Rich Man, Poor People

The Billionaire Mayor and the Income Gap

Let this fact sink in: The United States has the most unequal income distribution of any advanced economy in the world, with the current gap between rich and poor now greater than at any time since 1929. In New York State, the disparity is by far wider than in the rest of the country, with the top fifth of families making 14 times what the bottom fifth do. In New York City, the problem is starker still. Despite the sense that the rising financial tide of the '90s raised all boats, only the richest 5 percent of New Yorkers increased their share of income between 1987 and 1997. * "New York is somewhat of a poster child for the inequality problem," says Jared Bernstein, an economist with the liberal Economic Policy Institute. "You have more poverty and far more extensive wealth." A magnet for poor immigrants who hope it will provide them with a better way of life, home to communities that have long been mired in poverty, the city has an underclass that is increasingly alien from the city's ultra-rich. Almost 1.6 million of the city's 8 million citizens fall under the poverty line. Meanwhile, says Bernstein, "there are tremendous earning opportunities for people like Michael Bloomberg." * Indeed, the unprecedented disparities in our current economy might be summed up by the strange fact that the city's entire projected budget deficit—now estimated at $4.5 billion—is roughly equal to the estimated net worth of the new mayor. With some $4.5 billion in corporate and real estate holdings, Bloomberg is both the city's most powerful political leader and its fifth rich-

est citizen. (With $7.5 billion, publishing magnate Rupert Murdoch ranks No. 1.)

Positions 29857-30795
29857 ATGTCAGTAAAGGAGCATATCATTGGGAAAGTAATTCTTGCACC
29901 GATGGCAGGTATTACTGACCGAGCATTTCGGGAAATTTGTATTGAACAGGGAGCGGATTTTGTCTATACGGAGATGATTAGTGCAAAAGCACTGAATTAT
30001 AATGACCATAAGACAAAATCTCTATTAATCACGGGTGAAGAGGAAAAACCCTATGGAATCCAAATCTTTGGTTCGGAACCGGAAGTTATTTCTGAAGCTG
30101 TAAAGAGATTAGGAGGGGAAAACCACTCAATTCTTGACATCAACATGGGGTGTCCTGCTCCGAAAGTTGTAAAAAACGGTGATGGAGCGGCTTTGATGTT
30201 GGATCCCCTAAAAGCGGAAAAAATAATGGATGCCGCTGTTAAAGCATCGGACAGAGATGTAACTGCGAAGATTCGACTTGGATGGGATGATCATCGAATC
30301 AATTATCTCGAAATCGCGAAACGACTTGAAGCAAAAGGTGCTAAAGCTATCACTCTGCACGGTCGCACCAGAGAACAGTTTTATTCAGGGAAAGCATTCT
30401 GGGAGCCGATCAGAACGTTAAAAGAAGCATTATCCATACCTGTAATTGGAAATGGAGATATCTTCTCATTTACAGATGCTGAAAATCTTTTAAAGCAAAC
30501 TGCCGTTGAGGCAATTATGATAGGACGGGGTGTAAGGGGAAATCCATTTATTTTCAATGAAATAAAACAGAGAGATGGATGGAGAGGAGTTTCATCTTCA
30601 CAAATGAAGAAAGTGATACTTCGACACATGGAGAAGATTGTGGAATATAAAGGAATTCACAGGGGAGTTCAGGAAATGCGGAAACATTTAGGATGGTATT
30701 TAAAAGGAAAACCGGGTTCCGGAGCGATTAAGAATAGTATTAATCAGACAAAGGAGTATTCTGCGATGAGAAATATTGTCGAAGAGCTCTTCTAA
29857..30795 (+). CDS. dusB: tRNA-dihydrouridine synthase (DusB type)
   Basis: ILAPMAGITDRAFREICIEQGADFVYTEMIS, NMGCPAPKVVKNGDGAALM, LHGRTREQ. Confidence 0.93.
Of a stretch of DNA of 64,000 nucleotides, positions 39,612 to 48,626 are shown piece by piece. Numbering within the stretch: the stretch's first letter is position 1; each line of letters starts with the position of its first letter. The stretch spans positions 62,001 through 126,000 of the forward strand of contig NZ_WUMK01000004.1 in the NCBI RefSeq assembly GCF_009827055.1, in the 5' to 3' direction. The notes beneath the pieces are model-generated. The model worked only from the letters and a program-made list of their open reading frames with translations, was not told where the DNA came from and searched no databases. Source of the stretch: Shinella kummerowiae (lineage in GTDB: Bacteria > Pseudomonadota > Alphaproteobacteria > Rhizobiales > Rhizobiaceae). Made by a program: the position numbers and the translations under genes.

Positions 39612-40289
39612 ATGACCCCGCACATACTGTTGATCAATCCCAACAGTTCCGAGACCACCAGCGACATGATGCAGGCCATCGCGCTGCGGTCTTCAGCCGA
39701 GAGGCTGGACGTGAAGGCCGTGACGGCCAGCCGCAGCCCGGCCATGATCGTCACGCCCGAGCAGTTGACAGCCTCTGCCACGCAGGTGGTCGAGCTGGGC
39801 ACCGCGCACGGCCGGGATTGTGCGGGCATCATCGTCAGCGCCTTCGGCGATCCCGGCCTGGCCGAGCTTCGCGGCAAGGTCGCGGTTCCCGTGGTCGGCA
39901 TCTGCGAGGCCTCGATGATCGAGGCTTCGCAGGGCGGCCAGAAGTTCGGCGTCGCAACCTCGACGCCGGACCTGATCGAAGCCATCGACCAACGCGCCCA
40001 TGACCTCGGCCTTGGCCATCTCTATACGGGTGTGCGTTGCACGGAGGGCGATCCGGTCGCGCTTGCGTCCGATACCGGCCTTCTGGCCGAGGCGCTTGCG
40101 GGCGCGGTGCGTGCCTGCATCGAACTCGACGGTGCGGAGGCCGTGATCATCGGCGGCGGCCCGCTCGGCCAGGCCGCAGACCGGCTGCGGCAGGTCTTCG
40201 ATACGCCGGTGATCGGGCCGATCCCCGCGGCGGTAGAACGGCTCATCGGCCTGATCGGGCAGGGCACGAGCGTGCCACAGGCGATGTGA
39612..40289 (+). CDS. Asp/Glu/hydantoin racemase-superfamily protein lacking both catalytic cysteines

While vast wealth is concentrated in the hands of individuals, the city is announcing a host of new cuts this week. It's tempting to think of Bloomberg—who once spent $2 million on a "seven deadly sins" party for his company, complete with a "gluttony bar" and entertainers who repeated the phrase "Money, ain't it gorgeous?"—wiping out the city's financial problems with a wave of a custom-made magic wand. In addition to a townhouse on East 79th Street, Bloomberg owns private homes in London's Cadogan Square; Vail, Colorado; Bermuda; Armonk; and a farm in North Salem where his daughter keeps her horses.

Imagine: Just by cashing in his Bermuda estate, worth an estimated $10 million, he could more than make up for the $2 million that was going to help uninsured patients at city hospitals pay for their medications before the last budget slashing. And there'd still be plenty of spare change to restore the $7 million cut from anti-smoking programs aimed at youth. Or, let's say he'd eliminated the direct mail part of his almost $70 million campaign. That $16 million would have been enough to avert cuts to the city's public libraries and keep them functioning at the level they were last year.

Of course, the mayor can't actually be expected to use his personal wealth to bail the city out. The prospect is unrealistic both because most of his fortune is tied up in his financial information company, Bloomberg LP, and because such a donation would inevitably be considered a bizarre conflict of interest. Instead, he has tried the next best thing, recently calling on his friends in the private sector for cash, offering to rename public facilities in exchange for donations.

But no matter how many Staples libraries and Warner Bros. community centers we get, the bulk of the looming deficit will translate into budget cuts. And inevitably, the city's plans to scale back services in the wake of the terrorist attacks and the Internet bust will disproportionately affect the poor—and deepen the already monumental chasm between the city's haves and have-nots.